Teacher Perspective: Don’t Let Your Own ‘End of Year’ Burnout Shortchange Your Students

A few days ago, I found myself planning for next year. While I know that annual goals and resolutions are thought about at the end of a calendar year, as an educator, I find myself living on an August to the end of June calendar. Thus, planning ahead and thinking about all the different activities and events I want to bring to our school for the coming year has become normal for me. Recently in the midst of hosting an egg drop challenge, a week before scheduled testing, in what felt like the beginning of hell month for us all, I came to the realization that maybe planning ahead has become an invisible barrier, hindering me from being more intentional in the present.

I take pride in firmly believing that ALL students deserve a quality education. I live and breath equity and access, and I often find myself advocating for more resources and tools for our students. Still, like most of my colleagues, I too fall into the “end-of-the-year” burnout and check myself out before its even time to leave. How can I say that our students deserve champions and teachers who care for them if I too end up feeling too tired to want to make the best of what’s left of the year and instead prefer to comfort myself by thinking about next year and making resolutions about how much more intentional I will be then? If this sounds contradicting,  it is. As educators, we owe our students the opportunity to make every day feel special. We never know when the light bulb will turn on and if we don’t make every single school day count, we are actually doing a disservice to their education.

I share this reflective moment because I know that it is easy to share all our successes, but it is not as easy to share our not-so-proud moments. In order for us to be the cheerful, creative and challenging educators our students need, we need to take time to reflect and do better every day. The end of the year is always rough because of all of the activities that need to be completed before the last day of school. But the way we end should be less about making time pass us by and more about building memories and engaging our students in way that will make them look forward to school. I know that testing season is overwhelming and feeling like the pile of assignments to grade on our desk only gets taller is exhausting, but in all that we feel, how often do we think how our students feel? Students are perceptive. They know when we are not fully present and can sense when we are disconnected. Let’s do our best to be intentional with our now. Let’s make testing less about the examination and more about celebrating how far our students have come. Let’s make our afternoons after an entire morning of online assessments more about project-based learning and less about cramming in more information.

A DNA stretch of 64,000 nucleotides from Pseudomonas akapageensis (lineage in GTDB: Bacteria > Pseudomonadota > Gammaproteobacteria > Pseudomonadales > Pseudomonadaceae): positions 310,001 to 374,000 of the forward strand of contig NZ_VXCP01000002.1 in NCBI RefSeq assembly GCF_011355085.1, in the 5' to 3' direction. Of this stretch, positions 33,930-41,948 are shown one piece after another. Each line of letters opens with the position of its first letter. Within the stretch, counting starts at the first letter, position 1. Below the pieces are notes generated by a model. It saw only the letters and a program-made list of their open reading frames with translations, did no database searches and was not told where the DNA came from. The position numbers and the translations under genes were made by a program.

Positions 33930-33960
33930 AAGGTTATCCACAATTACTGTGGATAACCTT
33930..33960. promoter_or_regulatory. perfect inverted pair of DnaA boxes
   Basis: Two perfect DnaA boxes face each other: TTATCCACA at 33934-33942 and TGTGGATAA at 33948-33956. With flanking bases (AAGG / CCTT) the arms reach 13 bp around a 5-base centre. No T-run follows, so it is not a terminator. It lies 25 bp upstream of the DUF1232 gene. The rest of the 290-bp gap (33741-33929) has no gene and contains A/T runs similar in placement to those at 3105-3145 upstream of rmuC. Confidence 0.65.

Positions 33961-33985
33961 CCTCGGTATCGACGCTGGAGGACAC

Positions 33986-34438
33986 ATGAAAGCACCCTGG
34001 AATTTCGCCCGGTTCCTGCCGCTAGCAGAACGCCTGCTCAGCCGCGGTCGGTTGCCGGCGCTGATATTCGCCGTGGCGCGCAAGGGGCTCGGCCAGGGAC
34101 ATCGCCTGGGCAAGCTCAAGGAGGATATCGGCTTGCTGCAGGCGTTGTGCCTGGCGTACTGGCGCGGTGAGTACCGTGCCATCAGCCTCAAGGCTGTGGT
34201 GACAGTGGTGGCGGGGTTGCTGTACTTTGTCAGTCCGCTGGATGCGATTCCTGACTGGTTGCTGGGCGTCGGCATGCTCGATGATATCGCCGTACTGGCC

This is the time we always wish for during the year — the time to be more flexible and make learning fun and challenging in different ways that may not be completely connected to “standards.” We directly impact our students on a daily basis. Why not prioritize making every day count and leave the heavy duty planning for next year for when students leave for the summer?  

What do you think?

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Alma Renteria

Alma Renteria

Alma-Delia Renteria is a proud product of Lynwood schools. After graduating UC Riverside, with a B.A. in English and a year earlier than anticipated, she decided to commit her “gap year” to City Year. After City Year Los Angeles, Alma went on to purse a teaching career with Teach For America Los Angeles. Upon joining TFA, Alma began her education career as a middle school teacher. It was while teaching that she realized the need to do her part to help serve the community she grew up in and decided to run for office, getting elected to the Lynwood School Board at only 23 years old. Alma completed her Master’s degree in Urban Education at Loyola Marymount University and is currently pursuing a 2nd Masters in Education Leadership and her Admin Credential. She was recently appointed by the Speaker to the Instructional Quality Commission and also serves as a Digital Learning Instructional Coach at a dual immersion school in Pico Rivera.

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